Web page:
We previously talked about the importance of risk management when it comes to trading. Tim Grittani reiterates the message by sharing some of his most harrowing experiences.
Tim Grittani is a consistently profitable short seller. In the past, however, he has made some devastating mistakes. His biggest loss to date was a whopping $290,000. On top of that, he endured even more 6-figure losses throughout his day trading career. All these mistakes had one culprit: a lack of proper risk management.
Pretty early into his trading journey, Tim discovered what seemed to be a smart way to avoid losses on trades that were going against him. Whenever a stock did the opposite of what he believed was supposed to happen, he would add to his position in order to adjust the average entry price, hence changing the course of the trade whenever his guess proved right. And this strategy worked for a while, allowing him to achieve a small loss or even a small gain instead of incurring the expense of cutting his losses in the first place.
The problem is, that strategy works only about 90% of the time. The remaining 10% of the time, it led to huge losses that were wiping out entire weeks of hard work. Any Black Swan event had the potential to destroy his trading account. That statement isn’t an exaggeration since many previously successful short sellers had to end their day trading careers by getting caught up in a mess just like that.
For Tim, the same cycle was repeating itself for months. It got incredibly frustrating because he felt like he was undisciplined and out of control. And worst of all, he couldn’t figure out how he had become that kind of trader.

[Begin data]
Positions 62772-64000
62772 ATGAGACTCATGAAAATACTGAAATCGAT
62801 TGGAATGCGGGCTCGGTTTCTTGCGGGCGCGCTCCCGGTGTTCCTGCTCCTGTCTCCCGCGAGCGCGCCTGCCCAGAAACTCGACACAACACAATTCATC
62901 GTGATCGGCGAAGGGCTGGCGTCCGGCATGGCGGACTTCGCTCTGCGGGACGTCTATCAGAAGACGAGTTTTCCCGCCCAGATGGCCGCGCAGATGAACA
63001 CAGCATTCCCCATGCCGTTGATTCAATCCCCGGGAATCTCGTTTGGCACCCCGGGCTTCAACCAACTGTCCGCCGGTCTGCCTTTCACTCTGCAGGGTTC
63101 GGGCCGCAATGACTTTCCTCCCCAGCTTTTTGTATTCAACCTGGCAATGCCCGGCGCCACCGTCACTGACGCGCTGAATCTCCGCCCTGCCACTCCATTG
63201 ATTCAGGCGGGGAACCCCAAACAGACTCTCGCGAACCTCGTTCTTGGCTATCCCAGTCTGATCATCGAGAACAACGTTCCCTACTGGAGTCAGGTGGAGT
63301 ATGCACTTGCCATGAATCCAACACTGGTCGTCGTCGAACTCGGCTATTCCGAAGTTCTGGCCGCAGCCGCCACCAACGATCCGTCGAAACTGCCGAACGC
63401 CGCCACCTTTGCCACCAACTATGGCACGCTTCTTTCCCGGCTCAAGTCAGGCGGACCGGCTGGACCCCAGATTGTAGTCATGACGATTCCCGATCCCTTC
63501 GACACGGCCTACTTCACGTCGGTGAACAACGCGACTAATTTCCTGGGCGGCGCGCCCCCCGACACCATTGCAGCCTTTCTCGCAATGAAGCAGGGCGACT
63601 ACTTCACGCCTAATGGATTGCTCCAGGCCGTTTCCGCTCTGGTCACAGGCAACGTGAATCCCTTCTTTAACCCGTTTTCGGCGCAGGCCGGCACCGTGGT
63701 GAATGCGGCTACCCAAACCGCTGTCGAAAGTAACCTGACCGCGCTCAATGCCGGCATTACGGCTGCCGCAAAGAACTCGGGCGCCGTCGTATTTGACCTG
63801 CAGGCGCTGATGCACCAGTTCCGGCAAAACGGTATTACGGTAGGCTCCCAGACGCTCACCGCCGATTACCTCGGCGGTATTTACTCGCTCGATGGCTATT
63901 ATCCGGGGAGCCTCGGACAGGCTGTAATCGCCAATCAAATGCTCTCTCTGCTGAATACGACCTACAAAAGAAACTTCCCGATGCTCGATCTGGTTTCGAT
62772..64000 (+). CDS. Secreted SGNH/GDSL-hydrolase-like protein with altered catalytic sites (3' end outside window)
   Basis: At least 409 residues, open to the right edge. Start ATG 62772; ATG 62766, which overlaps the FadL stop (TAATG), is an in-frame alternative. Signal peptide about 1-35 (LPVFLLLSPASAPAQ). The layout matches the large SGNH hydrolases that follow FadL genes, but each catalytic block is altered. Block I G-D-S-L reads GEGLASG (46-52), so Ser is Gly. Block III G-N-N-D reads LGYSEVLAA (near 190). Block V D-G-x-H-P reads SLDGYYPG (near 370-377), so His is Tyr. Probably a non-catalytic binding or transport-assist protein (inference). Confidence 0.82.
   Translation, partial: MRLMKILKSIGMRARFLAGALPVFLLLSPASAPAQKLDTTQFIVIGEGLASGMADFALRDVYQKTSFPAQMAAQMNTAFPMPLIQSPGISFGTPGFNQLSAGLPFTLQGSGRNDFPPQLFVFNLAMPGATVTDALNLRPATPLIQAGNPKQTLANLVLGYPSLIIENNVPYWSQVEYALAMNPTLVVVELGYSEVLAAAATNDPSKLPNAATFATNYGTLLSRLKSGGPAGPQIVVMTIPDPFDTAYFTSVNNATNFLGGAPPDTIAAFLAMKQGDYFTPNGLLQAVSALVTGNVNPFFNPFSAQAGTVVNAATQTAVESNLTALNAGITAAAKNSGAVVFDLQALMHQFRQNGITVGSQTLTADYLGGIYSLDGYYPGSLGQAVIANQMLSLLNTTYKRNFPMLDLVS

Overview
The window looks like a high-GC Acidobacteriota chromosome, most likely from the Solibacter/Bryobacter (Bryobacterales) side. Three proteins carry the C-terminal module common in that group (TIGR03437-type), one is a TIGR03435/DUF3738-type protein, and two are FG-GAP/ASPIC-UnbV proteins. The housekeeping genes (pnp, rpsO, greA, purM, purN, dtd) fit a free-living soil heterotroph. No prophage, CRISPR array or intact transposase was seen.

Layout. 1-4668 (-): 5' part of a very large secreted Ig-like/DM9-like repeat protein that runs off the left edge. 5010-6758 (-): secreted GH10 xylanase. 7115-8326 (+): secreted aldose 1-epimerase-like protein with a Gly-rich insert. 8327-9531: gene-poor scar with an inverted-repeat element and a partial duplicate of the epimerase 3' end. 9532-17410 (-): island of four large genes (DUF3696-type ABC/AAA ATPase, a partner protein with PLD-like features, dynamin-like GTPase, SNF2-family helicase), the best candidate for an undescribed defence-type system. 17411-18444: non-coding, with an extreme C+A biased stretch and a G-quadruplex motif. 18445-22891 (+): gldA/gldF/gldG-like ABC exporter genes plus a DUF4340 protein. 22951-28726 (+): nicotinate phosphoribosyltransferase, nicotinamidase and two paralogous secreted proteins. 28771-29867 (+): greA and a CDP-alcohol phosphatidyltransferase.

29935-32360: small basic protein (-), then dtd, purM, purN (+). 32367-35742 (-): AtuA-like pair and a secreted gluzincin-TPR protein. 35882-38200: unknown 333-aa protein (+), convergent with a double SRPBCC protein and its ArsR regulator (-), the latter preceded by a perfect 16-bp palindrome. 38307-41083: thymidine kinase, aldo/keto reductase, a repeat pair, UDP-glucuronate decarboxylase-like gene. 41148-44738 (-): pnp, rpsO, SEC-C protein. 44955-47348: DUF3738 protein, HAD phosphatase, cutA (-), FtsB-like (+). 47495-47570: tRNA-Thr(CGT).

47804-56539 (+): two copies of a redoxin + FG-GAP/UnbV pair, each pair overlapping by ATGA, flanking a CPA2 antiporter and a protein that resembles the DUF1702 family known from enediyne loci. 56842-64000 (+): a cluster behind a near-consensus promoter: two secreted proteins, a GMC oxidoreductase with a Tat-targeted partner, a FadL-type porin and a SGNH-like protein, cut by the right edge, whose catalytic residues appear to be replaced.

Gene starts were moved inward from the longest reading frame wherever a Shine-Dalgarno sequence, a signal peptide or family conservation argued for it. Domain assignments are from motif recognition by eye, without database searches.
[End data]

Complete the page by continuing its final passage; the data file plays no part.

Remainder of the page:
In search of a solution, he went back to the basics. These adjustments he made seem simple, but it took Tim months of hard work in order to change poor trading habits and develop new, healthier ones.
First of all, he reduced his position size. That allowed him to manage his losses, even though his gains became smaller as a result. He considered it a loss that was necessary to regain discipline and unlearn his bad habits.
After that, he took a look at the lack of his risk management process. To fix that, he started planning ahead for a clear point where he’d be giving up on a trade and embraced cutting his losses. Him being a short seller, it was typically a high of the day mark.
Tim calls it a golden rule of a short seller: if a stock surpasses his stop-out point, he can’t add any more shares no matter what.
The change didn’t happen overnight. He still occasionally allowed himself to be stubborn and held the stock for longer if he truly believed that he was right about the market. However, the old scenario where he’d be carelessly adding shares was broken. He still incurred losses, but they were somewhat limited by the smaller number of shares involved overall, thanks to both a smaller position and the no-adding rule.
And as it turns out, once he prohibited himself from “fixing the trade”, the thrill of staying in was gone. In turn, cutting losses became that much easier. When you limit yourself in the actions you can take in a losing situation, it incentivizes you to move on from a trade gone bad faster.
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